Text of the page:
Brand experts, though, point out the hidden and the most potent reason behind Xiaomi’s ability to navigate the love-hate relationship in India. “It never forgot who it is,” says Ashita Aggarwal, a marketing professor at SP Jain Institute of Management and Research. Xiaomi, she adds, never ran away from its roots, and identity. Though the brand was born in China, it was painstakingly made in India over the last seven years. “Just like Indian Chinese food, Xiaomi’s story is more of being an Indian Chinese brand
,” she points out.
Back in Bengaluru last year, Jain too wanted to scream aloud his story. “I wanted to tell people that we are as Indian as it can be,” he recalls. Even at the peak of the controversy, he lets on, it was crystal clear that the brand would not shy away from communicating with the users. “We knew who we are,” he says. “It is true that we originated from China, and I'm not hiding this.”
There was another reality, though, that Jain wanted people to know and appreciate. His tweet on June 20 last year nailed his feelings. “We are more Indian than anyone else,” he tweeted, underlining five points in support of his Indian credentials. First, the R&D centre and product team is in India. Second, the phones and TVs are made in India. Third, the leadership of Xiaomi is Indian. Fourth, the company employs 50,000 people in India. And, last, it pays taxes in India and invests back in the country. The tweet ended with four hashtags: Xiaomi, India, Proud Indian and make in India.
In essence, Jain wanted to convey that Xiaomi is more of a global brand, a multinational company, which is building a local company in India
. “I wanted to tell this story then, but it was not the right time because emotions ran high,” he says, using a cricket analogy to explain how he handled the crisis last year. At times, a batsman has to duck some bouncers and wait for the right time. “We knew people were upset, but they were not upset with us,” he adds. The brand was perceived to be honest, and had nothing to hide.
A brand, maverick entrepreneur Elon Musk once pointed out, is just a perception. “And perception will match reality over time. Sometimes it will be ahead, other times it will be behind,” the founder of electric carmaker Tesla once reportedly pointed out. The brand, he reiterated, is simply a collective impression some have about a product.
In India, the collective impression of Xiaomi was shaped to a large extent by the way Jain handled the brand from the Day One. Celebrated adman KV Sridhar explains the nuances of how an Indian became the face of a Chinese brand. “What comes to your mind when you think of Samsung,” he asks. One doesn’t even know, he lets on, who heads it in India. “All one can think about is a South Korean brand,” says Sridhar, global chief creative officer at Nihilent Hypercollective. The answer won’t be different in terms of recall if one replaces Samsung with a Vivo, Oppo or any other Chinese brand or even for that matter brands from Japan. For all such brands, he explains, the nationality happens to be the de-facto face. “Xiaomi happens to be an exception,” he says. Manu Jain, an Indian, has been the face of a Chinese brand from the beginning. “An Indian face, an Indian team, and Indian way of communication make Xiaomi an honorary Indian brand,” he contends.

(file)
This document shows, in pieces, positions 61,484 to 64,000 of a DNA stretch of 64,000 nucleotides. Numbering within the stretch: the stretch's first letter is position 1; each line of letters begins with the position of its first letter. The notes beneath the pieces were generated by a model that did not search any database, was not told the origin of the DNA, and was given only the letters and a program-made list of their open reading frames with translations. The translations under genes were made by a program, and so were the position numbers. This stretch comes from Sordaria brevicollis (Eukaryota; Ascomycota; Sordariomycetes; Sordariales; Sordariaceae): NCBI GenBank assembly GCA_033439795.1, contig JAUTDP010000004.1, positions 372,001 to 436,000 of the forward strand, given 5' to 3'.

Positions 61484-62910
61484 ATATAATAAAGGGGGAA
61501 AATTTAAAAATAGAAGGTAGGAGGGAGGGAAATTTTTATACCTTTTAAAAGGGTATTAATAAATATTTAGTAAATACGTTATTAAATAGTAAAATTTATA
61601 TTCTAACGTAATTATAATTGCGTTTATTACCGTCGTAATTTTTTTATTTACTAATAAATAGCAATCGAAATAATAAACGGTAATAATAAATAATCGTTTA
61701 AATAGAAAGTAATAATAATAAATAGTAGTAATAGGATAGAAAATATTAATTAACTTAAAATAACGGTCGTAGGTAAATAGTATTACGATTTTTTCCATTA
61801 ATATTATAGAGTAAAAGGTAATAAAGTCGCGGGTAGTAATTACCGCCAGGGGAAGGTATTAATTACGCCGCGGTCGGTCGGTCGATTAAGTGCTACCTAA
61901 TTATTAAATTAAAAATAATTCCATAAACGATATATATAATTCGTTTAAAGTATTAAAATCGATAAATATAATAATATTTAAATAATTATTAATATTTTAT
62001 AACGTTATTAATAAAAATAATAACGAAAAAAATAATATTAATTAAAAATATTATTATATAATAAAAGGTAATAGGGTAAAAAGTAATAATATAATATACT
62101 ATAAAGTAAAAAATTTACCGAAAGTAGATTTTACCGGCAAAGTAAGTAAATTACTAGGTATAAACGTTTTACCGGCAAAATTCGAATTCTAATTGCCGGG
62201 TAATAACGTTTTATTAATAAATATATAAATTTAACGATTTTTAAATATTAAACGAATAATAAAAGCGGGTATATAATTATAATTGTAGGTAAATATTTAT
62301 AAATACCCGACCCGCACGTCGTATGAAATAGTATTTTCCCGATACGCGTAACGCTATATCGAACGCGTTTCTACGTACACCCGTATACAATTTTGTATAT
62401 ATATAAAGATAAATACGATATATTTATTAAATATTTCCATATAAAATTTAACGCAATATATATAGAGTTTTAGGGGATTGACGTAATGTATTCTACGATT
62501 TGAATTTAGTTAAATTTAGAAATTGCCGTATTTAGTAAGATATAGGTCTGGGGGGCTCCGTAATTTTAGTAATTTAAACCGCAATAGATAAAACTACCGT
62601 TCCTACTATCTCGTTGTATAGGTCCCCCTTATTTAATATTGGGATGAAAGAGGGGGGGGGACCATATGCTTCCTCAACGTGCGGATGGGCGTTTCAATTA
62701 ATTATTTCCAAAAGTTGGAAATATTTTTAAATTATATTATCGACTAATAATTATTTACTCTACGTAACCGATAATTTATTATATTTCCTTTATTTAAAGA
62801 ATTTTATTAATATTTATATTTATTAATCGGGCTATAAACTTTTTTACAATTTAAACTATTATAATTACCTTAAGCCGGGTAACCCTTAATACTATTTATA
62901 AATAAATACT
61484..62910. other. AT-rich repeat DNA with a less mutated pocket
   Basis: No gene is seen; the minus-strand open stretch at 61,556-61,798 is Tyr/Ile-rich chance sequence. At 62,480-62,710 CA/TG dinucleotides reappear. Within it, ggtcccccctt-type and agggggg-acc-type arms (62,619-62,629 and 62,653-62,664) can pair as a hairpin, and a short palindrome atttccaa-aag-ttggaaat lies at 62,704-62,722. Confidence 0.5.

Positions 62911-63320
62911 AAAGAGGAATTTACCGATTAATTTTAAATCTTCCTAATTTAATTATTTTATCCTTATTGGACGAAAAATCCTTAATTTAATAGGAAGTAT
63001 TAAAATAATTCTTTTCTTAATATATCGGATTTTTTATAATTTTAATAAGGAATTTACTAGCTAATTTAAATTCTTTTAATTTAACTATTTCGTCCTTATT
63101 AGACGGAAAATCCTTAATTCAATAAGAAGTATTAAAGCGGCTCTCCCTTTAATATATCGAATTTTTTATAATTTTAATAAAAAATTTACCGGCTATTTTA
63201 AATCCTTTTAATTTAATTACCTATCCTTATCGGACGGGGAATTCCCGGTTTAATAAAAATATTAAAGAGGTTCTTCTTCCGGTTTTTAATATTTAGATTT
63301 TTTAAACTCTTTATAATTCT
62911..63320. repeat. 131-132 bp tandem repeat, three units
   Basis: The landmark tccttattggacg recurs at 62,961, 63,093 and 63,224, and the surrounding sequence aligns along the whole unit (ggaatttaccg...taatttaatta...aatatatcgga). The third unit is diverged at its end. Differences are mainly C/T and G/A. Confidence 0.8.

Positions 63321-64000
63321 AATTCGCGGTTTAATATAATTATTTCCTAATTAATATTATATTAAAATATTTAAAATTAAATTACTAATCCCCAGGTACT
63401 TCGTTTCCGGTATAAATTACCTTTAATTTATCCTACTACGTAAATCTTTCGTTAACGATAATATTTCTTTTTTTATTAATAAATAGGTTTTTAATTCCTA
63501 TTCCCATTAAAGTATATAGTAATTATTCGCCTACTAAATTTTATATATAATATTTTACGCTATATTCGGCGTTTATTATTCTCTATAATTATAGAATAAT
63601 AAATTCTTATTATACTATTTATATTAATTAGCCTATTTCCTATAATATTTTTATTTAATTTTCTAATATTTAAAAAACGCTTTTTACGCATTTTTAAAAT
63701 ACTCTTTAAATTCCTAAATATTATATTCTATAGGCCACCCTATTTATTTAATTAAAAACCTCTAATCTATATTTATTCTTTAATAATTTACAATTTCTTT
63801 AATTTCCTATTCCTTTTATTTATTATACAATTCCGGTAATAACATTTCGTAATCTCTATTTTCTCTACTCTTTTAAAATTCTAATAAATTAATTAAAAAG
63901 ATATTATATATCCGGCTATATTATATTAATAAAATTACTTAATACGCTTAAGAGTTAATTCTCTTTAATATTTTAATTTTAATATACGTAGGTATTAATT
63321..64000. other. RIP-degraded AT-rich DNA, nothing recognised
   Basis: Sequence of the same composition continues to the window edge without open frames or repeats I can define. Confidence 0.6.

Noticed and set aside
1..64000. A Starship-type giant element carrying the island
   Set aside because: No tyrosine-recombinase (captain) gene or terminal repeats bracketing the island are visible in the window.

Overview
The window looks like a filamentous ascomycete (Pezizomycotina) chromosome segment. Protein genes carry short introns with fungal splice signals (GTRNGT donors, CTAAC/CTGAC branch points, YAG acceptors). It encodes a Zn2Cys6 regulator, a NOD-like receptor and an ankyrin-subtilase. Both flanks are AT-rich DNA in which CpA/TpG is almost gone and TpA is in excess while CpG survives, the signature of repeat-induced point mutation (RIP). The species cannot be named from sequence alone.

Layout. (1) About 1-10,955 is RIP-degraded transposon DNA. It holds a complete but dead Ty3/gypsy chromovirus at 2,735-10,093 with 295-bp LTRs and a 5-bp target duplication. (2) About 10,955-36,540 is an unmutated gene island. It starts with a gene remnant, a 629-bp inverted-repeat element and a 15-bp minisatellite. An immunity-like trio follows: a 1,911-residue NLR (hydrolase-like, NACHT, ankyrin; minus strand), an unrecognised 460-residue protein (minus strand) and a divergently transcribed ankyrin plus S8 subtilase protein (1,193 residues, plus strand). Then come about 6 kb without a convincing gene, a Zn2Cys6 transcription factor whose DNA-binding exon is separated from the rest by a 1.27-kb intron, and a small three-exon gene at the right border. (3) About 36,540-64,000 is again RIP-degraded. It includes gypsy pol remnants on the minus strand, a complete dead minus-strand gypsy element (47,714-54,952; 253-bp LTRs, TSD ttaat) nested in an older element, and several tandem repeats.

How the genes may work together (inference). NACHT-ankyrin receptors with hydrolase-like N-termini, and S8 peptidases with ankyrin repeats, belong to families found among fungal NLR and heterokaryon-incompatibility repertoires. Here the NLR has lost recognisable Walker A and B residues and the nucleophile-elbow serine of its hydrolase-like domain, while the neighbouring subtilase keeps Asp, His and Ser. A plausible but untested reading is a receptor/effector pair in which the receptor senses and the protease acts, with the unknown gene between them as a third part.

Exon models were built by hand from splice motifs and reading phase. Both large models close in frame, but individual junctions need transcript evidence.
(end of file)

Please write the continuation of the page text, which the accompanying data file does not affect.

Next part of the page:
Back in March this year, Jain yet again underlined how he has handled Xiaomi in India. “Let us pay tribute to the great Indian fighters Bhagat Singh, Sukhdev and Rajguru,” he tweeted on March 23. Hashtag with India and the national flag was towards the end of the tweet. “Jay Hind, bande mataram, inkalab jindabad” was how one of the followers replied.
Jain has transformed Mi
, which originally meant ‘Mobile Internet’ (some even say ‘Mission Impossible’) to ‘Made in India’. Mi India, Redmi India and Poco India—the three sub-brands under Xiaomi India—had one thing in common: An Indian upbringing. The reality of a brand ‘Born in China’ has been masked by the perception of a brand ‘Made in India’.
Brand experts point towards another grim reality that Xiaomi must keep in mind. Any brand which is tied to and built around an individual or personality has a huge flip side as well. China, points out Harish Bijoor, is not a great country of origin to depend upon in the Indian context. So Manu Jain becomes the face. The idea being that the brand is a persona. “He has shielded anti-China sentiments so far,” says Bijoor, who runs an eponymous brand consulting firm. Where Xiaomi has to work, he points out, is in terms of brand imagery. There is no direct link between market share and imagery, Bijoor contends.
A brand such as Nokia, which is almost non-existent in India, still has a positive and high brand imagery. Xiaomi, he underlines, has a lot to do to reach that level.
Jain, for his part, asserts that the brand has been relentlessly doing its bit to become a darling of the masses. After all, people don’t buy a product if they don’t like a brand. “I can only focus on my inputs. I don’t know the results,” he says.
The results, it seems, have started to come, both in terms of consistently maintaining the market share as well as appreciation from the users. On April 22, Jain tweeted that Xiaomi India is procuring over 1,000 oxygen concentrators to help the country tide over oxygen requirement in its fight against Covid. Nishant Jain, one of the followers, retweeted. “Great initiative,” he replied to the tweet. “Sometimes, I personally believe Xiaomi is an Indian company that work for people of India and doing great work.”
A year later in Bengaluru, Jain now has the answer to the question asked by his son. “Plastic is the biggest monster,” his son replies. The reality, at times, depends on how something is perceived.